March of the accountants, part 2: ICAEW announces first ABS licence

Print This Post

1 October 2014


Snyder: truly holistic suite of probate services

Top-20 firm Kingston Smith has become the first accountancy firm to be licensed as an alternative business structure (ABS) by the Institute of Chartered Accountants in England and Wales (ICAEW) to carry out probate work.

The ICAEW expects around 250 accountancy firms to become an ABS for this purpose, while individual accountants can also authorised to conduct reserved probate work.

Kingston Smith has offices in London and the South East with over 400 staff. Senior partner Sir Michael Snyder said: “We are delighted to be the first ICAEW accountancy firm to be licensed to offer a truly holistic suite of probate services to our clients.

“Taking away the need for outside parties to be involved in providing individuals with this sensitive, personalised service is something we know our clients will greatly value.

Vernon Soare, ICAEW executive director, said its role as a ABS licensing authority “will open up the marketplace for the consumer, who might want their accountant to handle legal services too. We also knew that members were keen to offer these services and having more providers should make the market more competitive”.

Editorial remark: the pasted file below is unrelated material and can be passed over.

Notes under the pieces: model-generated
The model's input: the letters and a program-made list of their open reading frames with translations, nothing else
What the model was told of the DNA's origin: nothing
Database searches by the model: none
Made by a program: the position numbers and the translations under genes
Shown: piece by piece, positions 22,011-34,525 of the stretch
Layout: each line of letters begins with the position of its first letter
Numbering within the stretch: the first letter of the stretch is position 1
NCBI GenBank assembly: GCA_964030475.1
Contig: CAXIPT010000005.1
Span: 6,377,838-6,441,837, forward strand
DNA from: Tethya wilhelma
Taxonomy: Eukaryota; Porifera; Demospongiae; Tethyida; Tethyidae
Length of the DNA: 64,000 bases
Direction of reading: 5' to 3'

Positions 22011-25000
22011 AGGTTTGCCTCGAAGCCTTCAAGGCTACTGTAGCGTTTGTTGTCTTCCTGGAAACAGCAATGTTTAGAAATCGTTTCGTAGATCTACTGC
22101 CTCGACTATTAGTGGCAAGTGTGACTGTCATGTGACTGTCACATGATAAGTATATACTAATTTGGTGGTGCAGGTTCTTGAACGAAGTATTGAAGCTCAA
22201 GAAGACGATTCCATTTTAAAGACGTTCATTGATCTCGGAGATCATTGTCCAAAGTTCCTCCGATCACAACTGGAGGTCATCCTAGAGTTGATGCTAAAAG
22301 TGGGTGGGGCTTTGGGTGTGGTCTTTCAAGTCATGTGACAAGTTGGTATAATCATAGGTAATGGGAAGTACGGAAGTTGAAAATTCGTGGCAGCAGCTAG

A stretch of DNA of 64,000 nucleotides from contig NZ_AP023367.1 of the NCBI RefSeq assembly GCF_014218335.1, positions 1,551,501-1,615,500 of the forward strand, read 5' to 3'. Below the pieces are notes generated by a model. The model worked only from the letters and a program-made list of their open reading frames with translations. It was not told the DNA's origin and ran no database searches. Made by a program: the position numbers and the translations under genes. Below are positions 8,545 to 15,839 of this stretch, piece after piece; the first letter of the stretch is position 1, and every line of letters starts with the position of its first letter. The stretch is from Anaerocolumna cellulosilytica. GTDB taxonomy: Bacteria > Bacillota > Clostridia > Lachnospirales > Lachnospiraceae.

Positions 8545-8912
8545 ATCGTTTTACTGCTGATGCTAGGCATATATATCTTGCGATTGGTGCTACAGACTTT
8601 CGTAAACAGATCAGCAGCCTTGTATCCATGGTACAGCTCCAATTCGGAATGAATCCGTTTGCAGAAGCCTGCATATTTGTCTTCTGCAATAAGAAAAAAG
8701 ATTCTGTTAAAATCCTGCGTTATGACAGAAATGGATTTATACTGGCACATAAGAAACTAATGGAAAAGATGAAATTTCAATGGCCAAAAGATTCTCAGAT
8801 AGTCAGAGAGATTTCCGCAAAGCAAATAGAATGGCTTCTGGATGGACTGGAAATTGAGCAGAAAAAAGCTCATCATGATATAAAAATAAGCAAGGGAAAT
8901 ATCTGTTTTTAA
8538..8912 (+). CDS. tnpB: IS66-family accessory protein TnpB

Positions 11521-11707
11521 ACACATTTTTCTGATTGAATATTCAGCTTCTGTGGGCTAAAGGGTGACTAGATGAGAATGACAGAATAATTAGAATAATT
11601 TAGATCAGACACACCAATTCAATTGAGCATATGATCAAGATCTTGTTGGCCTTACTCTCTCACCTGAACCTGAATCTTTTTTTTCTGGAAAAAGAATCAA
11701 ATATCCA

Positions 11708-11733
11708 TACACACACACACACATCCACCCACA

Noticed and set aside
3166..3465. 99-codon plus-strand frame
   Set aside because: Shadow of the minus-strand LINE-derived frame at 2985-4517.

Chris Kenny, chief executive of the Legal Services Board added: “This is a welcome development and is a very important step on the road to more consumer choice, innovation and competition in the provision of legal services. I hope that this is the first of many probate licences issued as ICAEW commences its role as a regulator in the legal services sector.”

Tags: ,



Leave a comment

* Denotes required field

All comments will be moderated before posting. Please see our Terms and Conditions

Legal Futures Blog

GDPR and the rise of ‘datanapping’ – the new threat to the pockets of law firms

Nigel Wright

You’ve heard about ransomware – a hacker infiltrates your IT systems, locking them down until you pay a ransom. Some studies now estimate that over 50% of businesses have experienced this type of attack in the last year, and it’s particularly prevalent within the legal sector. Previously, firms could protect themselves by having a solid disaster recovery plan in place to ensure they can get back up and running in the event of a disruption. However, the General Data Protection Regulation (GDPR) – the new EU-wide regime which comes in effect on 25 May 2018, irrespective of Brexit – means that this approach alone is no longer adequate and security measures must be strengthened to prevent attacks.

April 21st, 2017